FRANKFORT — A controversial provision included in a pension-overhaul bill approved last week by the state Senate could cost the state millions more in coming years, a union and public employee group said Monday.
Steve Barger, coordinator of the Kentucky Public Pension Coalition, which represents state workers and retirees, urged the General Assembly to take its time considering legislation that could have unintended costs and consequences.
"We have quite a bit of concerns about the process," Barger said. "They moved too quickly and did not get all of the facts."
Senate Bill 2 would overhaul the state's pension system by moving new state employees to a 401(k)-style hybrid plan, called a cash-balance plan; eliminating annual cost of living increases for state retirees; and requiring lawmakers to fully-fund the state's retirement systems by 2015.
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The cash-balance plan would spread investment risk between the state and public employees, while guaranteeing workers a return of at least 4 percent on their investments.
The plan was touted as a way to save the state money on pensions in coming years, but a new analysis suggests it might cost $55 million more over two decades, according to opponents.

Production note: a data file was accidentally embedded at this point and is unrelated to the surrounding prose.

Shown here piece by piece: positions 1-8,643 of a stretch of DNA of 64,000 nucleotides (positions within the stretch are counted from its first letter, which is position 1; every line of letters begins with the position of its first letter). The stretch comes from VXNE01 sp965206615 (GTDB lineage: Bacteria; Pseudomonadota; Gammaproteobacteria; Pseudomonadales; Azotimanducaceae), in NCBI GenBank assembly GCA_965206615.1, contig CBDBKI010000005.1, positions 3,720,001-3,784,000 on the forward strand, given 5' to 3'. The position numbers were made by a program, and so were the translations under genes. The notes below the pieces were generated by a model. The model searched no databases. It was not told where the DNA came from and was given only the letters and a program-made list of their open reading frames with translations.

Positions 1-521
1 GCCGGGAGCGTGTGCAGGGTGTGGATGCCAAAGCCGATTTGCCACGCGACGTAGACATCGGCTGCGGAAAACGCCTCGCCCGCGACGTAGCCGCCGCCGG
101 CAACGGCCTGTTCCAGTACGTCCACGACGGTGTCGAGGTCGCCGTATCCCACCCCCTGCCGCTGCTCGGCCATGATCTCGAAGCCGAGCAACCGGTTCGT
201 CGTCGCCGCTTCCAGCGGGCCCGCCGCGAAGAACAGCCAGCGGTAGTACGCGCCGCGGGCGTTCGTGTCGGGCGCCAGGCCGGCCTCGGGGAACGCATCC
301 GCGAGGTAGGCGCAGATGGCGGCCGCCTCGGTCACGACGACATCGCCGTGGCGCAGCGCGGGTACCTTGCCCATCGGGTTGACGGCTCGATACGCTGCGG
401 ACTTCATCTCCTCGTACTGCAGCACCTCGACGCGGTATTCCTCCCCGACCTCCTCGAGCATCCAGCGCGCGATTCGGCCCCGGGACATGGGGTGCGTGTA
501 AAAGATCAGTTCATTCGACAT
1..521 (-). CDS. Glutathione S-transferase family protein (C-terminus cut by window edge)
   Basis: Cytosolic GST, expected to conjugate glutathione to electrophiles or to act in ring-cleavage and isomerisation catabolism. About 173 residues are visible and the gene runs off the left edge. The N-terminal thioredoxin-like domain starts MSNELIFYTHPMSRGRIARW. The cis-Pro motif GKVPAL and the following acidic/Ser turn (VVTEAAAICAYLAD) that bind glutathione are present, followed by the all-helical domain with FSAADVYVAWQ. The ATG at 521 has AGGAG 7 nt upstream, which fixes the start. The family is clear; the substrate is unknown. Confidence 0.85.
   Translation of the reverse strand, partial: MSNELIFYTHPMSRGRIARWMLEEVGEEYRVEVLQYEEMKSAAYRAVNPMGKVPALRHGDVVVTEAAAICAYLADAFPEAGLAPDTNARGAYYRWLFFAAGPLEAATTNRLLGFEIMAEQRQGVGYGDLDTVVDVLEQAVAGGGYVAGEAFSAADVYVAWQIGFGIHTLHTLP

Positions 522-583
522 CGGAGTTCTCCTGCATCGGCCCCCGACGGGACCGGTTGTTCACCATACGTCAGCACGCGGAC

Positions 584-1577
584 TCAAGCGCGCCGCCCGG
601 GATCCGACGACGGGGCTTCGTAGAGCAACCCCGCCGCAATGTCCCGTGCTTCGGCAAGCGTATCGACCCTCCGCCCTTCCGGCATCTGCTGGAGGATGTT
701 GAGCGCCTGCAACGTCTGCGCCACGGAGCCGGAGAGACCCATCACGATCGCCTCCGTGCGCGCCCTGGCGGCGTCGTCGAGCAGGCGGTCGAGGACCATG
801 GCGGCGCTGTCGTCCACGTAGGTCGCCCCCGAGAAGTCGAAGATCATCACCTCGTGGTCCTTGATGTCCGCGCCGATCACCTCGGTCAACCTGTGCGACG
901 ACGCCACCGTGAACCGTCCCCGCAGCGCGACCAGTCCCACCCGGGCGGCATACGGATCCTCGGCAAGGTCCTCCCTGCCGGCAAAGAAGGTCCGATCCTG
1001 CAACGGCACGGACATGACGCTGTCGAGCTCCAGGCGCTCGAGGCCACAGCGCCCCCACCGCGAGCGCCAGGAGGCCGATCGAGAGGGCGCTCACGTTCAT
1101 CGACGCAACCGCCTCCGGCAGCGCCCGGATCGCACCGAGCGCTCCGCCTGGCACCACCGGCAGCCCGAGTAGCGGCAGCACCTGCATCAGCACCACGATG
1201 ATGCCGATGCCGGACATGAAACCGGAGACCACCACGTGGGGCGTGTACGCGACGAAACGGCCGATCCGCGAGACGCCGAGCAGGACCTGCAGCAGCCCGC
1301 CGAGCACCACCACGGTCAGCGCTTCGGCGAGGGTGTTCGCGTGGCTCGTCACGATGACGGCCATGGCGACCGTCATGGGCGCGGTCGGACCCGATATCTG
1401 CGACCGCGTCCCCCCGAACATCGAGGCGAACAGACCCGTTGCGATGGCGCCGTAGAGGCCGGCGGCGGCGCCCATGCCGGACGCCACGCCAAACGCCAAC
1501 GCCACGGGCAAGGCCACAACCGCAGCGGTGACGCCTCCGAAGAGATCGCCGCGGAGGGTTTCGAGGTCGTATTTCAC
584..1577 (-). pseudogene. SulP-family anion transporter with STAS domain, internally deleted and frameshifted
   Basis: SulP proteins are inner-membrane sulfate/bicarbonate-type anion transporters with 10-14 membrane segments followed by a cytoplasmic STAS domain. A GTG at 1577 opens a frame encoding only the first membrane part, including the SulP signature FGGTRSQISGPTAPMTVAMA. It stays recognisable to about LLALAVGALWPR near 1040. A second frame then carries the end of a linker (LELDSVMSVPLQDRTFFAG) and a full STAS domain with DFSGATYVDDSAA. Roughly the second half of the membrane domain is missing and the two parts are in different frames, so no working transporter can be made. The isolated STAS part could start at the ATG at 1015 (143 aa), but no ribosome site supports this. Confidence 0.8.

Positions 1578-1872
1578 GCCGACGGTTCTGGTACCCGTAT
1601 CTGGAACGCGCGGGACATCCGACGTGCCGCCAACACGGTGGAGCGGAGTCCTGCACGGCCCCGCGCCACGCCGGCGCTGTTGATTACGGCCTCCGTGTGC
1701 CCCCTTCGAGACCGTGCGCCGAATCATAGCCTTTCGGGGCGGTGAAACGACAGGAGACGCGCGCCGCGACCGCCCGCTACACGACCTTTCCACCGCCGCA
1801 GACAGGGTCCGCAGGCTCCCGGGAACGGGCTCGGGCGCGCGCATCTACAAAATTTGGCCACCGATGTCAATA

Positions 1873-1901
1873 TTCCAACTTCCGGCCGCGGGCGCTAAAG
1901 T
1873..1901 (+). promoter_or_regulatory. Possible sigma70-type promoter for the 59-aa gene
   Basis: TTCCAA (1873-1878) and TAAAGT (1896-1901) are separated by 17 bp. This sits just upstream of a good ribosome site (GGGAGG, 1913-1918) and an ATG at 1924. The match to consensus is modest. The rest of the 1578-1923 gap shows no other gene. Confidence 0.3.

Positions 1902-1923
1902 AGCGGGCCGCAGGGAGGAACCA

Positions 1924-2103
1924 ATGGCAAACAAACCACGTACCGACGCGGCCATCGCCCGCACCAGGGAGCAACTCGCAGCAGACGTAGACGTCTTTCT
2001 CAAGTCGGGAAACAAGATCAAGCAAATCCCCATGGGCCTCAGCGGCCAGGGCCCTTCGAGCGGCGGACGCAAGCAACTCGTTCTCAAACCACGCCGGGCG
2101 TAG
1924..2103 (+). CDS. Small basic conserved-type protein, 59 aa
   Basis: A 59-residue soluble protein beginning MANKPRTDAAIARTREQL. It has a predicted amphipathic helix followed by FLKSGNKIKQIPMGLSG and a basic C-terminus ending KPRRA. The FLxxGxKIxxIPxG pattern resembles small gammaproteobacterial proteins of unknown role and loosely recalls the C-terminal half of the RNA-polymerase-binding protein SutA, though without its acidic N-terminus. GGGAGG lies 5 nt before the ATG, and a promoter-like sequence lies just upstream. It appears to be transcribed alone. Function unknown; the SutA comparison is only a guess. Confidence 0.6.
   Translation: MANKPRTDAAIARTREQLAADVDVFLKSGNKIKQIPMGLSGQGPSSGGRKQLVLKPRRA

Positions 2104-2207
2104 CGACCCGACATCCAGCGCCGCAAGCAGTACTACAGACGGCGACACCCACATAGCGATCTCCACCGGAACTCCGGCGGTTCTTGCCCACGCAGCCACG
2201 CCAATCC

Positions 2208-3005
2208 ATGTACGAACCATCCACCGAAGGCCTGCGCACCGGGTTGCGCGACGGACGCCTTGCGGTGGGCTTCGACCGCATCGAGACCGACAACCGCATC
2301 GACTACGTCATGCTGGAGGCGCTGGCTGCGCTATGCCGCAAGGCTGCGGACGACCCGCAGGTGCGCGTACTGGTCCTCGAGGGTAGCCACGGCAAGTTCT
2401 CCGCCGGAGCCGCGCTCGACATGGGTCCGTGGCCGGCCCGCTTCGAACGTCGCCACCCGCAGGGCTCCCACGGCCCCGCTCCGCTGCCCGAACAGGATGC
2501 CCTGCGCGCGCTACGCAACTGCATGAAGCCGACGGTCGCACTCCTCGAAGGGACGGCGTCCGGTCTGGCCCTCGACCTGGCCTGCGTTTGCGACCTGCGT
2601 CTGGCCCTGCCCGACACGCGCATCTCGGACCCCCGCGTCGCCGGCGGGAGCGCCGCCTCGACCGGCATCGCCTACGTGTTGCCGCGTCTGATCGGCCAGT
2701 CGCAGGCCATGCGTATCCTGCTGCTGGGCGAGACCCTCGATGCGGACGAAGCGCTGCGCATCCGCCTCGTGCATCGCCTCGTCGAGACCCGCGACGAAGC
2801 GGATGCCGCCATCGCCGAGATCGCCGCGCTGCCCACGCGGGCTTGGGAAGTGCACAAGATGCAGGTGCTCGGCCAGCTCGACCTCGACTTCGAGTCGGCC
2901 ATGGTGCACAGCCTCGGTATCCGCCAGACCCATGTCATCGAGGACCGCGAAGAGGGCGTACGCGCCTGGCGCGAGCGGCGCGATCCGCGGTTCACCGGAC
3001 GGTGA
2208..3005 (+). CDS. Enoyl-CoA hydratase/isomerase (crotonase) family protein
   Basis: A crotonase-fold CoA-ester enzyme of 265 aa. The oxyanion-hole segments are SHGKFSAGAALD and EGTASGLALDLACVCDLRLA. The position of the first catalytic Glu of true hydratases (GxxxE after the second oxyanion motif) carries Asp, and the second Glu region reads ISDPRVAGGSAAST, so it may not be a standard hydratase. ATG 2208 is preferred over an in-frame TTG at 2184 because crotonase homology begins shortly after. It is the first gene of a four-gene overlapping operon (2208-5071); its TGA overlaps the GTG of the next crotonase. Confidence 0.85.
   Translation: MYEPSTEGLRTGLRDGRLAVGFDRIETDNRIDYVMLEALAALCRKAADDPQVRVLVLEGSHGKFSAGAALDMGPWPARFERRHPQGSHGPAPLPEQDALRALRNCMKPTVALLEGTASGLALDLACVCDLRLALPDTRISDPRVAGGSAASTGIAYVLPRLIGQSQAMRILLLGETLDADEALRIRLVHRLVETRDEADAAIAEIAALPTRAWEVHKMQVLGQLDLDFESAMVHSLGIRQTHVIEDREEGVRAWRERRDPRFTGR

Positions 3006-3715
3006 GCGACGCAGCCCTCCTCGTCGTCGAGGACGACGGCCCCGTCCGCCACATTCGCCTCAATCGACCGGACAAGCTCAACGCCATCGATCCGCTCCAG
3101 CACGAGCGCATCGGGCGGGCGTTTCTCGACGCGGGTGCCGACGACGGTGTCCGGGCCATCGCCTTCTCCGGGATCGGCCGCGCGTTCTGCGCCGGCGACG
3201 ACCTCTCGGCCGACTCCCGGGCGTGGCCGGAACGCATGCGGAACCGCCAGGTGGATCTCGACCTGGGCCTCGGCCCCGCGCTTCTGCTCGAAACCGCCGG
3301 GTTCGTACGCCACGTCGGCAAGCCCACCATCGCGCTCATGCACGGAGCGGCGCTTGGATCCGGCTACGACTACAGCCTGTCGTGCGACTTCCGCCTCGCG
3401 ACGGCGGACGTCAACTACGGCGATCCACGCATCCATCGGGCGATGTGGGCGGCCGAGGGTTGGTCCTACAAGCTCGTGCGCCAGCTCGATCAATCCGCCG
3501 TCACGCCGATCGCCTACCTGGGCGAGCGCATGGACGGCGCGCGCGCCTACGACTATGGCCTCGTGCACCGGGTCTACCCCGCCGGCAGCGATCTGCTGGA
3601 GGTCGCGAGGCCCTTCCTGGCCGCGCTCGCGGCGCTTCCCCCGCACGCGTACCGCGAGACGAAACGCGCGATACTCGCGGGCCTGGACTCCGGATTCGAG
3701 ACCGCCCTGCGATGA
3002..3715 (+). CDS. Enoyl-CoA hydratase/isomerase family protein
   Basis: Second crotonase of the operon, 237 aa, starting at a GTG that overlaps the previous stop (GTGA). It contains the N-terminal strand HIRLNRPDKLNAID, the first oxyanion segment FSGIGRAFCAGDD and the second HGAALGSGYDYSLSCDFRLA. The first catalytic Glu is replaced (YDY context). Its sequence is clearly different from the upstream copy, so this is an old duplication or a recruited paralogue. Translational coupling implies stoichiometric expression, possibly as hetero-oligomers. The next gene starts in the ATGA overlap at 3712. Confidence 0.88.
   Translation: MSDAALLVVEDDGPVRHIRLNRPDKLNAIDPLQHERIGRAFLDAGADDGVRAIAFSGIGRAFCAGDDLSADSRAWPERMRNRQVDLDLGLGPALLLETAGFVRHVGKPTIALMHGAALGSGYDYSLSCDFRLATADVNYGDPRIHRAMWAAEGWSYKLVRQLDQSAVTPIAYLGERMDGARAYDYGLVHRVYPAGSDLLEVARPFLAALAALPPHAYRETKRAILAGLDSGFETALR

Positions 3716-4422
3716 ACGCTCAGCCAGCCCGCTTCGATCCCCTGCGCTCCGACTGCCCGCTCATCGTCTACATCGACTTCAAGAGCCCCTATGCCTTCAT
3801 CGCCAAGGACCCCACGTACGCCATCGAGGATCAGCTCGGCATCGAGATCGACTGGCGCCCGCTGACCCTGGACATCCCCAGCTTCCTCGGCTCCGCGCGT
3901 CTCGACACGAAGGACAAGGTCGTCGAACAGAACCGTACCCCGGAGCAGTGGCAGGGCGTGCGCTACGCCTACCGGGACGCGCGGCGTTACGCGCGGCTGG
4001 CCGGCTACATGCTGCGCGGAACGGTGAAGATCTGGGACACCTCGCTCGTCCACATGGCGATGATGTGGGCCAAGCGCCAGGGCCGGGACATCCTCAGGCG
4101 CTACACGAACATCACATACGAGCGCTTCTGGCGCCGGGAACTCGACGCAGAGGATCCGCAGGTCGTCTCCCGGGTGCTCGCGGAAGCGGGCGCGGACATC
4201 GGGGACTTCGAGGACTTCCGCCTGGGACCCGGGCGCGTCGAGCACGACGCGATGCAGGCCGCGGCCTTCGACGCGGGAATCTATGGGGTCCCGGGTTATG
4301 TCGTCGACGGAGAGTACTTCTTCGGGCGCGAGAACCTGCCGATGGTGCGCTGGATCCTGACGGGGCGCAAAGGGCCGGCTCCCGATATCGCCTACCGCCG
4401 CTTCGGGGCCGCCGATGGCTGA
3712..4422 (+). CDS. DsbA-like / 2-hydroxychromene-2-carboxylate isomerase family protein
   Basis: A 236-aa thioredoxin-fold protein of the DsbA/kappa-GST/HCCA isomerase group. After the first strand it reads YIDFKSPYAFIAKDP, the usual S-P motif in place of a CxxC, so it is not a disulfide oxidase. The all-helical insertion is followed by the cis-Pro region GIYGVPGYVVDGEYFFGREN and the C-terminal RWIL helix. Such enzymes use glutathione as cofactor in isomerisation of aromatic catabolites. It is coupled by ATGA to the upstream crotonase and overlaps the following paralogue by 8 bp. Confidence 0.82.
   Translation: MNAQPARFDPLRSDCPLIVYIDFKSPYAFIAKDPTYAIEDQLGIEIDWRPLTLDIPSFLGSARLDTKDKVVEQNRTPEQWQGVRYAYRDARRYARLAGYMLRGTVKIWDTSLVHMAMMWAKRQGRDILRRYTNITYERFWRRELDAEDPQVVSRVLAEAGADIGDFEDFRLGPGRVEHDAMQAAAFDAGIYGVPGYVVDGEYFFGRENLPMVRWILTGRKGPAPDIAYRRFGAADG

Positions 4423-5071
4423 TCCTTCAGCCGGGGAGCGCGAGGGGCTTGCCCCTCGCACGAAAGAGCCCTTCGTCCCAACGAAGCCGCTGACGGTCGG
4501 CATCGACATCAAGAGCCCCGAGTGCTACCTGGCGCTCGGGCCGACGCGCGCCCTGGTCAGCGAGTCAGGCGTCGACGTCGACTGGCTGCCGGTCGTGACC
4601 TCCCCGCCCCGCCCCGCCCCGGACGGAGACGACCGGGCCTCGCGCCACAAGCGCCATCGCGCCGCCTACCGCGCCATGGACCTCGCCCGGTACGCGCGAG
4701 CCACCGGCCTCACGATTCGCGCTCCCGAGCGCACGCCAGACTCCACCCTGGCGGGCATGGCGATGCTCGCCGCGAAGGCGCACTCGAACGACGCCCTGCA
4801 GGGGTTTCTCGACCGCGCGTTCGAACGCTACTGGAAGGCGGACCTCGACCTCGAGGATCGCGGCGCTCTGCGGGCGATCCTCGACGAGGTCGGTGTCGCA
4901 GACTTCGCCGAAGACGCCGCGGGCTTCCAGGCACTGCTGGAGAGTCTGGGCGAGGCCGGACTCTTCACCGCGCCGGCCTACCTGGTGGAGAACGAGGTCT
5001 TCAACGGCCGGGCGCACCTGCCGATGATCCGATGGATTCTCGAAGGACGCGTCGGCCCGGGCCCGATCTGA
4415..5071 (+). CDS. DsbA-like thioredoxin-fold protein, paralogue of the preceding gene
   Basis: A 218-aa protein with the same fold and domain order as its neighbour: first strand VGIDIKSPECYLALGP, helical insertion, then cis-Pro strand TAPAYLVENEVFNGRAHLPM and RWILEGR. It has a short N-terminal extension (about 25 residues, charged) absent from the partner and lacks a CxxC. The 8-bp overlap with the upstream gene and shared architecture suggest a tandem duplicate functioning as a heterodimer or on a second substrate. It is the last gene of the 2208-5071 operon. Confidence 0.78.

Cavanaugh Macdonald Consulting, which performs actuarial analyses for the Kentucky Retirement Systems, released a report on Feb. 7 — the day the Senate voted to approve SB 2 — that showed the cash-balance plan could cost more than allowing future workers to join the existing pension system.
"It's more likely to be more expensive than the current plan," said Jason Bailey, the executive director of the Kentucky Center for Economic Policy.
The measure now moves to the Democratic-controlled House, whose leadership has signaled that there will likely be substantial changes to SB 2.
The plan passed by the Senate included recommendations of a task force that looked at the state's ailing pension system, which has roughly half the money it needs to pay the promised benefits for all current and future retirees. The shortfall was caused by years of underfunding by the state and because of poor investment returns during the recession.
House Speaker Greg Stumbo, D-Prestonsburg, has said he and others in the House are not convinced that the state needs to move to a cash-balance plan.
Stumbo also has criticized SB 2 because it does not include any new money for the state's increased contribution to the pension system — estimated to be more than $300 million in additional dollars by July 1, 2014.
"When you go to a defined-contribution plan it costs money," Stumbo said.
Stumbo and Rep. Brent Yonts, chairman of the House State Government Committee, have said that they want to include a funding source in the House's pension bill.
They have not said what funding options they might consider, but Stumbo said Monday he hopes to announce those options by the middle or end of this week.